Chevrolet Volt Range-Extended EV Turns Three

Yesterday, Chevrolet’s first mass-produced plug-in car — the Chevrolet Volt — turned three. Or rather yesterday, the Volt celebrated three years of being on sale.

Unlike its closest rival, the Nissan LEAF — whose first customer lived in San Francisco — the Volt’s first retail customer was retired airline pilot Jeffrey Kaffee from Parsippany, New Jersey. Like other first deliveries, Kaffee’s Volt was handed over to him at a heavily-publicized press event at his local Chevrolet dealer, with plenty of local and national media in attendance.

The European version of the Volt  -- called the Ampera -- has helped total sales figures.

The European version of the Volt — called the Ampera — has helped total sales figures.

Since then, Chevrolet’s Volt has not only become a popular plug-in choice for buyers in the U.S. but all around the world. In Europe, where General Motors’ Opel and Vauxhall brands are more popular, the Volt is sold as the Opel (Vauxhall) Ampera. While the Ampera wears slightly different grille and bumpers to the Volt, it is mechanically the same car, albeit without OnStar connectivity.

In total, more than 50,000 Chevrolet Volts/Opel Amperas have been sold worldwide, with 2013 looking to set new sales records for the range-extended EV.

With a 16 kilowatt-hour T-shaped battery pack (16.5 kilowatt-hours for 2013 and newer models) the Chevrolet Volt has an EPA approved range of 35 miles (38 miles for 2013 and newer) in all-electric mode. Defaulting to electric only mode on startup, the Volt’s 1.4-litre four-cylinder range-extending gasoline engine kicks in when the battery pack is empty, powering a small 55 kilowatt generator which then feeds electrical power to the Volt’s 111 kilowatt electric motor.

Under certain circumstances, the Volt’s gasoline engine also drives the wheels directly, although this is a last-resort measure which occurs only when the car needs maximum power and the battery pack is depleted the Volt’s engine helps spin the outer casing of the main motor, helping it run more efficiently but not physically driving the wheels directly.

Because of its ability to drive in both electric and gasoline modes, the Chevrolet Volt has become a great conquest car for Chevrolet, bringing many of its Volt customers to the brand for the very first time. In addition to being a halo car for Chevrolet however, the Volt has become a great ambassador for electric cars among car buyers who don’t feel ready to dump the pump entirely just yet.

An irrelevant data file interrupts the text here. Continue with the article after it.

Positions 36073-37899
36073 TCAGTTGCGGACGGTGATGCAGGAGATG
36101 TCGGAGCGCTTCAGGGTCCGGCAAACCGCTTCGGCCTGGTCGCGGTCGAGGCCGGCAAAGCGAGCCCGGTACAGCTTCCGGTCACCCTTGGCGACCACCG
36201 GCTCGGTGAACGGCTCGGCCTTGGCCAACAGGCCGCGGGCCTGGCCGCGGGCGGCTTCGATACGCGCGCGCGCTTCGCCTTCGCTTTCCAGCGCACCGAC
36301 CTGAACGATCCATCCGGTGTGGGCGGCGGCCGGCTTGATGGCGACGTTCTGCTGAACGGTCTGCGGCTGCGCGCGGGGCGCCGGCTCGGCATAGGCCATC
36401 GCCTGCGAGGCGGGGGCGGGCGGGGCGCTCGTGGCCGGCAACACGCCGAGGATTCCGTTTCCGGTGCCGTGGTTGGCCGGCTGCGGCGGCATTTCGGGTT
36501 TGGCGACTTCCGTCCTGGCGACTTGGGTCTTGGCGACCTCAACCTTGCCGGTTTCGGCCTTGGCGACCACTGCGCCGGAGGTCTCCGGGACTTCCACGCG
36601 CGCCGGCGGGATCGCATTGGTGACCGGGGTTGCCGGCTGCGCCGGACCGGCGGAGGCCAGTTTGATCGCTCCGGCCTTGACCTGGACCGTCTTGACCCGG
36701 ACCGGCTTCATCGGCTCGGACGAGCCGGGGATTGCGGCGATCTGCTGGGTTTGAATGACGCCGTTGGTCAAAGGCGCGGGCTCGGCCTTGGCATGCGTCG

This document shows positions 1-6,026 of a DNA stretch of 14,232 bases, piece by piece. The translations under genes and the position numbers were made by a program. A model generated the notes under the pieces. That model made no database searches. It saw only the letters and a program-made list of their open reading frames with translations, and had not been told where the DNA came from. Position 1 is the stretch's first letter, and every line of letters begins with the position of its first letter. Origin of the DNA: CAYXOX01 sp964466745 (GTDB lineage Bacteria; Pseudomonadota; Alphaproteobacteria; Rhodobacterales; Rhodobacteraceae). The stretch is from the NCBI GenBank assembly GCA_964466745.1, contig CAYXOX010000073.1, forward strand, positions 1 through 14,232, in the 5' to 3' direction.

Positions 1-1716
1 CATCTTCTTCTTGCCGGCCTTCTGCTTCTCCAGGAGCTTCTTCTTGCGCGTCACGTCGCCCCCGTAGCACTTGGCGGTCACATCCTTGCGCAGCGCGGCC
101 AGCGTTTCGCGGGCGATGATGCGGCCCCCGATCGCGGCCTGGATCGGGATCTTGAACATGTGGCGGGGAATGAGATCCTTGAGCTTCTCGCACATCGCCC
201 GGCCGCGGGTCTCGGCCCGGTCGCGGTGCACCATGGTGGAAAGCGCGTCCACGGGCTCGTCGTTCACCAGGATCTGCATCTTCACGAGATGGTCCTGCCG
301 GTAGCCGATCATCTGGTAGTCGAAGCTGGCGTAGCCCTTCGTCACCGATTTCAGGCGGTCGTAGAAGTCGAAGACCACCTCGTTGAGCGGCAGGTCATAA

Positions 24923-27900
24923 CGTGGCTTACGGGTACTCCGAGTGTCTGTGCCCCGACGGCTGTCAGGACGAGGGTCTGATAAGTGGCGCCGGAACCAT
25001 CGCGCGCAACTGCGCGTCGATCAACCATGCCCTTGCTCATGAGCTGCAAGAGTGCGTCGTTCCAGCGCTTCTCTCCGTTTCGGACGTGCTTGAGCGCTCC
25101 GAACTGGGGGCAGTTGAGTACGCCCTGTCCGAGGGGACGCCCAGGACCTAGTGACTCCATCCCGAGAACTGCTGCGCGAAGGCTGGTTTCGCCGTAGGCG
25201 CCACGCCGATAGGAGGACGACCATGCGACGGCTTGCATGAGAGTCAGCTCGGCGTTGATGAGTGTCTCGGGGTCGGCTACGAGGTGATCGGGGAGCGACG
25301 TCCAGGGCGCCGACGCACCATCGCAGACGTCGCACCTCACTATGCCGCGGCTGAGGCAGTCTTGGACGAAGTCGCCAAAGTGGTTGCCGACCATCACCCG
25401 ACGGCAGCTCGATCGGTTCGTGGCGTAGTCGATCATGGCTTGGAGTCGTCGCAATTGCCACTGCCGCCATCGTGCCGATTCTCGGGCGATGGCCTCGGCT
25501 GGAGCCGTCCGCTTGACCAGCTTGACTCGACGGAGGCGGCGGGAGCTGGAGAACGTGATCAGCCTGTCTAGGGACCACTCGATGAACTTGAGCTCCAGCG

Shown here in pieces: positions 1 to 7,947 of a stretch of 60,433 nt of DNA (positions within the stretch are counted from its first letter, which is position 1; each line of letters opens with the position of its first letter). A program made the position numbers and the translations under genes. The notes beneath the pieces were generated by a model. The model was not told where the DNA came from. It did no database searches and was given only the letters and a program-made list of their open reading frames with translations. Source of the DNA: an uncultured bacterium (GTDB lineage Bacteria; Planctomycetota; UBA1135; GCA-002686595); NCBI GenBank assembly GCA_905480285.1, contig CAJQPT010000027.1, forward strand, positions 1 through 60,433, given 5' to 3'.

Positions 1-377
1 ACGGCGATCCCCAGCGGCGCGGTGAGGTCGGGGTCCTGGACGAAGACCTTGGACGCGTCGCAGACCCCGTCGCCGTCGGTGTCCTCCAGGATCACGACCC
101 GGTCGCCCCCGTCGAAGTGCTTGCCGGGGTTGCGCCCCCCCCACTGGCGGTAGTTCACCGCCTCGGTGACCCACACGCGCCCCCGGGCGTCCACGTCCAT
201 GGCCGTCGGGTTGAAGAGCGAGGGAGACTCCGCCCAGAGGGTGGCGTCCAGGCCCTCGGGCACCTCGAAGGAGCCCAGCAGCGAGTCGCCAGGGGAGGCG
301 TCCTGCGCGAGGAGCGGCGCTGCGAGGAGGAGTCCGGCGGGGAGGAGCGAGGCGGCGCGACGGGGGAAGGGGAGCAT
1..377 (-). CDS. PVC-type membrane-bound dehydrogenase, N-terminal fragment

People buy the Volt for its range-extended, but often do everything they can to plug in.

People buy the Volt for its range-extended, but often do everything they can to plug in.

And that’s where the fun starts. While most people buy the Volt because they want to benefit from the car’s high combined fuel economy and ability to travel more than 350 miles in range extended mode when needed, the majority of Volt owners find themselves plugging in at every opportunity, going months or even years between visits to the gas station.

In other words, despite the fact that many Volt owners purchased a Volt so they wouldn’t get range anxiety and be stranded somewhere without a plug, most owners have come to learn that they don’t actually need the range-extended engine, opening the door for future all-electric ownership.

For that, and its global popularity, we have to wish the Chevrolet Volt a very happy birthday. Here’s to many more years — and we hope a second generation Volt with a larger battery pack and perhaps a more fuel efficient engine.

Do you have any Chevrolet Volt birthday wishes to share? Do you own one? What do you like best about it? Leave your thoughts in the Comments below.

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